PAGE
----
Rupert Stadler, CEO of Audi between 2010 and 2018, will soon confess to his role in Volkswagen Group’s Dieselgate emissions cheating scheme.
Stadler’s legal team told Automotive News he will make a full confession to a German court, and will pay a fine of €1.1 million ($1.8 million) in exchange for a suspended sentence.
Stadler, along with Wolfgang Hatz, the Volkswagen Group’s former head of engine development, and Giovanni Pamio, Audi’s head of thermodynamics in the engine engineering department, were charged with fraud for knowingly selling cars that were not compliant with emissions standards.
A number of diesel engine lines, developed by Audi and sold by various brands in the Volkswagen Group, were sold with software that could detect when they were undergoing bench testing. In those situations, the engines would scale back power output to limit exhaust output, but in the real world the engines would far exceed emissions regulations.
The confession will likely take place on May 16. It is still up to the judge to decide if the confession is complete, and then hand down a final verdict.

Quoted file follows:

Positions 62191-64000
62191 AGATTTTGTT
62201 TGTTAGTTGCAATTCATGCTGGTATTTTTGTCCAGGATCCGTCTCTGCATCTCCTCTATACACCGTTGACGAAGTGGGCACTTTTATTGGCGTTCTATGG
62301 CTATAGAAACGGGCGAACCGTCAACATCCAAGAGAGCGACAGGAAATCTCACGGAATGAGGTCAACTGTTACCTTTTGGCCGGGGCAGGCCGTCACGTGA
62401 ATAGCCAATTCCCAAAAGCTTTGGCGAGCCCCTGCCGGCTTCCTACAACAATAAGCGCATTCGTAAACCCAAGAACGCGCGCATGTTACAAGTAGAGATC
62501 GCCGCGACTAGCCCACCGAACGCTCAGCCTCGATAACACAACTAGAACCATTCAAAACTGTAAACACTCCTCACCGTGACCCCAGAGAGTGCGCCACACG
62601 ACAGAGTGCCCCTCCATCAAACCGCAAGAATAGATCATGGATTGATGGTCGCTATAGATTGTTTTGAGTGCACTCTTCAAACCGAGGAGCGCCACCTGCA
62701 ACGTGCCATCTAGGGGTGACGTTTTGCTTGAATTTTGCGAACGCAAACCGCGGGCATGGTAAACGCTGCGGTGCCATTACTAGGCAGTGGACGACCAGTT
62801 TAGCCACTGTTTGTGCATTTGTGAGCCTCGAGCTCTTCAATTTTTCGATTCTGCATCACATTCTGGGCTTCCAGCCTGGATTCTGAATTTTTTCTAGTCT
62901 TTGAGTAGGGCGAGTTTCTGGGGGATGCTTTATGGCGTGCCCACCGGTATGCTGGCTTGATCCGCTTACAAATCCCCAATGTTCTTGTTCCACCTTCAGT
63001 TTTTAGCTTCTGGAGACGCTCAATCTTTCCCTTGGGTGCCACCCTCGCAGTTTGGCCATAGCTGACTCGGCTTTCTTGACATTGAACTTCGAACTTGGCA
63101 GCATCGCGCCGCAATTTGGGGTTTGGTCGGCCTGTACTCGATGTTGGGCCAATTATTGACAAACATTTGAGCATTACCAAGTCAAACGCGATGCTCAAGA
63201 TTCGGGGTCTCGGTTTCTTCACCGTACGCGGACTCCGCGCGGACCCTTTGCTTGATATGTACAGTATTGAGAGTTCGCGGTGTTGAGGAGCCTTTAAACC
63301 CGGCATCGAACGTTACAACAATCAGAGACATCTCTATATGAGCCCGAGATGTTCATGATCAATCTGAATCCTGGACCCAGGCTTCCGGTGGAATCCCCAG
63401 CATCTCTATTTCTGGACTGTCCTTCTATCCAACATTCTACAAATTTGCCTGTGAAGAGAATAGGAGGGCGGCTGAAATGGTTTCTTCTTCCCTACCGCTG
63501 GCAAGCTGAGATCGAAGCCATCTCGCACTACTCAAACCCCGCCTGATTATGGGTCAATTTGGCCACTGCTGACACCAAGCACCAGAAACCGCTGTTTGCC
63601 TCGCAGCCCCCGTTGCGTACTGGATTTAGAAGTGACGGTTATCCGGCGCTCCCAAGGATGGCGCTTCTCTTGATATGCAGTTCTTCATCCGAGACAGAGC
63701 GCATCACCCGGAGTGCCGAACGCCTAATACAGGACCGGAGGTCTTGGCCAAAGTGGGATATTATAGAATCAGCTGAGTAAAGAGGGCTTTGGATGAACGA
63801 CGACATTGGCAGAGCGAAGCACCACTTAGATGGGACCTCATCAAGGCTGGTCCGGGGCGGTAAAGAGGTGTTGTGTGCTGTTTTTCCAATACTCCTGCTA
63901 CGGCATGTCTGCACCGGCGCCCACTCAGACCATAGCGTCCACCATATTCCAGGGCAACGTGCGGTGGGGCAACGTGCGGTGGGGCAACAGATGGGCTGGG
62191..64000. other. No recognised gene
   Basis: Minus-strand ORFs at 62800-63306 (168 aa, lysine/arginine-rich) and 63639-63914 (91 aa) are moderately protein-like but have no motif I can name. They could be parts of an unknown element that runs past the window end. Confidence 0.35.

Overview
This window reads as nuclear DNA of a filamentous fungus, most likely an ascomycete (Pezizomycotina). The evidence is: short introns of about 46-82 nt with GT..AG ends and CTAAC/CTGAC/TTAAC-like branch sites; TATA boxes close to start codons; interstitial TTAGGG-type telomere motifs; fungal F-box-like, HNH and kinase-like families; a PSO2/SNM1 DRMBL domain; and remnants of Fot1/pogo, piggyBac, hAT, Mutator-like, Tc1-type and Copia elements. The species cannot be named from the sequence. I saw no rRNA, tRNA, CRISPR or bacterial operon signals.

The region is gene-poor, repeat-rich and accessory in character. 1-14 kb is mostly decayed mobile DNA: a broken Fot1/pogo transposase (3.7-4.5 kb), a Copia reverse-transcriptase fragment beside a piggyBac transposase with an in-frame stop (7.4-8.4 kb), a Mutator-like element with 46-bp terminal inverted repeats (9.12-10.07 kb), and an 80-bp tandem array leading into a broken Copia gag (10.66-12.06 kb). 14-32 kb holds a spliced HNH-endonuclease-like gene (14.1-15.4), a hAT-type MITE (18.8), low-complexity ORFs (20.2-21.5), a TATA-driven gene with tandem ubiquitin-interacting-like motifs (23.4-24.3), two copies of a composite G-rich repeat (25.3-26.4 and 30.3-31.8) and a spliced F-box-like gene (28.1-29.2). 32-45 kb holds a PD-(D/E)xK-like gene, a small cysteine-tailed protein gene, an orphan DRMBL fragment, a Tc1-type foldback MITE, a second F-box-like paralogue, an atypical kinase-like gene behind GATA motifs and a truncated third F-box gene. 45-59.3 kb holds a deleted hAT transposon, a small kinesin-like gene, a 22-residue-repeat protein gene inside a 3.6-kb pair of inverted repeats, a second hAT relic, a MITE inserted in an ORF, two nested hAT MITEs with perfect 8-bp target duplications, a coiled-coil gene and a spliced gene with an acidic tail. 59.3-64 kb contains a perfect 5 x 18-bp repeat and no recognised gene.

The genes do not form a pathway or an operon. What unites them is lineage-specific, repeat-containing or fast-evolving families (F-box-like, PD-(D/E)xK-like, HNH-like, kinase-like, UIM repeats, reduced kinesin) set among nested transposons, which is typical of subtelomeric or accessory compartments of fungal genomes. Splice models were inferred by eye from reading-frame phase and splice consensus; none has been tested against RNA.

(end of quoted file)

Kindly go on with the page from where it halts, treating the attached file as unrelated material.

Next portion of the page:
A confession from Stadler had been expected since late March when Stefan Weickert, the presiding judge in the case, released a preliminary assessment stating the fraud charges were substantiated, but the other charges relating to falsification of documents and false advertising were not.
Stadler and his co-defendants were also told they would only be given a suspended sentence if they made a “full confession”.
If they hold on to their claims of innocence, the judge said the men would likely face at least a year-and-a-half behind bars. The maximum penalty for fraud is 10 years.
Stadler has already spent a tad over four months in detention. He was arrested in June 2018 as prosecutors believed he may be trying to suppress evidence related to the government’s Dieselgate investigation. After being denied bail in August, he was finally set free at the end of October that year.
During his time in custody, he was fired by Audi and the Volkswagen Group. He had previously stated he was unaware of the cheating scheme until it became public knowledge in late 2015.
Stadler toed the company line the Dieselgate affair was the work of a rogue band of engineers with no involvement from upper management.